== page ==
Wednesday, November 12, 2008


Kevin Jung


Peer Accelerated Content Delivery
BitTorrent DNATM is the next step in the evolution of digital content delivery; it combines the extreme efficiency and organic scalability of peer networking with the control and reliability of a traditional content delivery network (CDN). BitTorrent DNA uses one or more existing origin servers or CDNs to seed a managed peer network.

Use of the peer network is tightly controlled by a specialized tracker operated by BitTorrent, Inc. and accessible to BitTorrent DNA customers through a web-based dashboard that provides control and reporting tools.

Assured Delivery
BitTorrent DNA is designed to complement existing delivery mechanisms, making the best use of both peer and infrastructure resources. Customers using BitTorrent DNA for downloads may associate with each object a quality of service (QoS) parameter that defines a required minimum bit rate. When BitTorrent DNA is used for streaming media, QoS is set automatically to ensure smooth playback with no buffering interruptions, while still making the most use of the peer network. Throughout the download process, BitTorrent DNA carefully balances its use of peer and CDN or server resources, downloading from all, in parallel, to meet per-object or streaming media QoS requirements.

Organic Scalability
By unobtrusively harnessing end-users’ unused network capacity, BitTorrent DNA scales organically with demand, providing capacity exactly where and when you need it. Need delivery capacity in some particular corner of the world? BitTorrent DNA will give you capacity there. Do you occasionally experience unexpected spikes in demand that strain your delivery infrastructure? BitTorrent DNA automatically scales its delivery capacity with demand to ensure a consistently high-quality user experience.

Advanced Bandwidth Management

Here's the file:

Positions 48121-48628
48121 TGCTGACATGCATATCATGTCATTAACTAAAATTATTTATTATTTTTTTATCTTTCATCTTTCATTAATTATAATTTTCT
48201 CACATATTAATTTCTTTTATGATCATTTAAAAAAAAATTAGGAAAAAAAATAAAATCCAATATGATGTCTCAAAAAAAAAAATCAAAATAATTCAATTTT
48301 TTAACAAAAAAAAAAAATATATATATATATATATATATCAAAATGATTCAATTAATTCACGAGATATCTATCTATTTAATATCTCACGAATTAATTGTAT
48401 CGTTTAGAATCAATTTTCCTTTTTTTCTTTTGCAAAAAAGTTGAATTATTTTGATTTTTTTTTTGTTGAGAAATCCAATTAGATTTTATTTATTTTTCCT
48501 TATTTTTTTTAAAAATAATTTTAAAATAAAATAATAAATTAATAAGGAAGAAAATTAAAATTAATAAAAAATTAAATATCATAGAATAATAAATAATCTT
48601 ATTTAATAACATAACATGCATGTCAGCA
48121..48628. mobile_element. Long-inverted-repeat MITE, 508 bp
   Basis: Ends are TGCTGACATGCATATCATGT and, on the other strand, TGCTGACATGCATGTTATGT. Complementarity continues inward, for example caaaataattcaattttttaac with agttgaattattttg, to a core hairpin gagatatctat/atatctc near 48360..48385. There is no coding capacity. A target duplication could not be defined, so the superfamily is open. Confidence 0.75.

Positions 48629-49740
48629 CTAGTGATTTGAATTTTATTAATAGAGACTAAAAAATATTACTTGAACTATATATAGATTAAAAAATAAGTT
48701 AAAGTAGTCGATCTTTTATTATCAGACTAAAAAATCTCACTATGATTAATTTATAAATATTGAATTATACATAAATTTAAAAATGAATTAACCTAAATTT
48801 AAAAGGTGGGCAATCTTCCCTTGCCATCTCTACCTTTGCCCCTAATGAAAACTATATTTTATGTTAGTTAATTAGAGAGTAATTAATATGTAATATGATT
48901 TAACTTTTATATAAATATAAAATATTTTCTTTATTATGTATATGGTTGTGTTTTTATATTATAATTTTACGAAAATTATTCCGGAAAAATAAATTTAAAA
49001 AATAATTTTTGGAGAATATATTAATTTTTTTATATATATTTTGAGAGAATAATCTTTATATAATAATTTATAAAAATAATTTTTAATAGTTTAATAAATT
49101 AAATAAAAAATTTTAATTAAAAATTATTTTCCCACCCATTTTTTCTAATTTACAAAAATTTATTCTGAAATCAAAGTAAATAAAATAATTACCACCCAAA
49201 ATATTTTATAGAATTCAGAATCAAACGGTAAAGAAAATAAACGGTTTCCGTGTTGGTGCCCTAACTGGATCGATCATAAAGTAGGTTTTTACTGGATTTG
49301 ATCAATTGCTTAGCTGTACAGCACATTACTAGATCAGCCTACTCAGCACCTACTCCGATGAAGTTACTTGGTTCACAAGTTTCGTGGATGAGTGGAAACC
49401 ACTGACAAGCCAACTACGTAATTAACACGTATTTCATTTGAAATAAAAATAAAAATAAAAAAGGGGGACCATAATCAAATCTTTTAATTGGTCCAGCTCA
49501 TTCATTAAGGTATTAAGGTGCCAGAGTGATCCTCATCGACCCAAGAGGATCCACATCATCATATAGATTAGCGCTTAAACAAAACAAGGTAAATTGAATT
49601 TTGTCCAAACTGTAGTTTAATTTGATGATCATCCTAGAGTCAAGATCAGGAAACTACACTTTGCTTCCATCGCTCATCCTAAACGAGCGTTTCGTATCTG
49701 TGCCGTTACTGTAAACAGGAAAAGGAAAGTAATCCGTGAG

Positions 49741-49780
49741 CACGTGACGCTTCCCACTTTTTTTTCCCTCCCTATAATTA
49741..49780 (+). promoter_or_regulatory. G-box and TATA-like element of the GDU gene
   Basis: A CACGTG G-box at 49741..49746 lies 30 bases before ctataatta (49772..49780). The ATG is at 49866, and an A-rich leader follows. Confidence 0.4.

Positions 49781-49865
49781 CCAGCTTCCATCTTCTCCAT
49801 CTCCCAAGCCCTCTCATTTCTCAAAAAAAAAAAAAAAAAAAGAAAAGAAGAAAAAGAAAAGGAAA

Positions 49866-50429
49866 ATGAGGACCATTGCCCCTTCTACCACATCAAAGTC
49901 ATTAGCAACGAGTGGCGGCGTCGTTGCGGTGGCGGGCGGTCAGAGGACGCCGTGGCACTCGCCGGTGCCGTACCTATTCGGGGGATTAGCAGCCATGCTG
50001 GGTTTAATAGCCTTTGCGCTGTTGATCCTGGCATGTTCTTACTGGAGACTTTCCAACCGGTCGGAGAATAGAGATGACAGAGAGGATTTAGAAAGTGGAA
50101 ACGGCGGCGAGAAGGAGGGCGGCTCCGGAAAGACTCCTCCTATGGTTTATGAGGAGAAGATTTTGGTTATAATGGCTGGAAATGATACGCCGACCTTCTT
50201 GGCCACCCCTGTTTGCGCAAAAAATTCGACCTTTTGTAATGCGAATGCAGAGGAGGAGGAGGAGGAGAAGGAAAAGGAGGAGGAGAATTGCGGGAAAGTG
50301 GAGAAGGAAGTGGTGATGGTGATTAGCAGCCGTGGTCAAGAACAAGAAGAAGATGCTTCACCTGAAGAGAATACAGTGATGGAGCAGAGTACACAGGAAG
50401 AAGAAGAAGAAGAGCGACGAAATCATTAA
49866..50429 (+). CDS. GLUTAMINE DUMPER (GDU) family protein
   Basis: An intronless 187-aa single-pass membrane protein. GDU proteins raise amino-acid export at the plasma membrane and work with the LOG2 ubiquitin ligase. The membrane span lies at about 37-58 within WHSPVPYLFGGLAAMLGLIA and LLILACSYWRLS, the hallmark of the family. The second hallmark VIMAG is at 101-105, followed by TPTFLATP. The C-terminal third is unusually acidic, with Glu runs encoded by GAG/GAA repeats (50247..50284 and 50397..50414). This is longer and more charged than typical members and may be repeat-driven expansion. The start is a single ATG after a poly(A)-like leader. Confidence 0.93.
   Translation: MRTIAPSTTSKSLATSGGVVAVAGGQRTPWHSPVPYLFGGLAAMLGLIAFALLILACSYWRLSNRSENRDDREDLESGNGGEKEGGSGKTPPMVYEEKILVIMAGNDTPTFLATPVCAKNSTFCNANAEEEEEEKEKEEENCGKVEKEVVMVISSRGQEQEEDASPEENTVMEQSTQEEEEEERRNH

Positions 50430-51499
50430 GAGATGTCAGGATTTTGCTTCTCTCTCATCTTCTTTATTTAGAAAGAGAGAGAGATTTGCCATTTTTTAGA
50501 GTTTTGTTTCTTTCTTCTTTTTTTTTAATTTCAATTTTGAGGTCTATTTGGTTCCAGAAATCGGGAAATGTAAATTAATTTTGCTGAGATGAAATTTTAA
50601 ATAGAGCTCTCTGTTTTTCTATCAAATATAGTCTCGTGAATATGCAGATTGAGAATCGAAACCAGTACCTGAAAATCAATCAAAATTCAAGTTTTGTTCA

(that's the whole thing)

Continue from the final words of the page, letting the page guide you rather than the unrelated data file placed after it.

BitTorrent DNA runs quietly in the background with minimal impact to the end-user experience. Our proprietary transport technology leverages the full available network capacity of all paths without disrupting other applications. By detecting the presence of other applications, computers, and devices sharing the consumer’s broadband connection, BitTorrent DNA automatically moderates its use of the network to ensure that web browsing, voice over IP (VoIP), Internet gaming, and other applications are not disrupted.

Friendly to Service Provider Networks
BitTorrent DNA contains a number of enhancements to mitigate the impact of peer networking on service provider networks. These enhancements include: BitTorrent’s sophisticated congestion-avoiding transport technology; an intelligent peer selection algorithm that prefers peers on the same LAN, network, or AS; and work with vendors of BitTorrent caching products to support local cache discovery. By keeping traffic local and non-congestive, BitTorrent DNA reduces long-haul and peering traffic for service providers, while improving the end-user experience.

Multi-CDN Acceleration

BitTorrent DNA is designed to complement existing delivery mechanisms, including content delivery networks (CDNs) and traditional web servers. To provide maximum flexibility and robustness, BitTorrent DNA can seed its managed peer network from multiple CDNs in parallel.

Multi-CDN Analytics

BitTorrent DNA’s client-side telemetry and web-based dashboard provide performance visibility across all deployed content delivery solutions, including third-party CDNs. With BitTorrent DNA, you see accurate reports of the actual performance experienced by your end users.

Wednesday, November 5, 2008

Comcast Tests New P2P Protocol, Nearly Doubles Download Speeds

Team Member - J. Gorman - Comcast is apparently testing a new P2P protocol known as P4P, and they are reporting that the download speeds are increased significantly. However there is a catch. Currently when a user downloads a torrent they are leeching from seeders located all over the world, P4P would prioritize seeders on your own ISP over others making the download speeds obviously faster. The catch is that the system relies on ITrackers being installed on the ISP's network, which would allow ISPs to see what files are being seeded, and from where they are being seeded. In theory it's explained as being good for efficiency of the network so downloads are prioritized, but I think personally it's a little too invasive.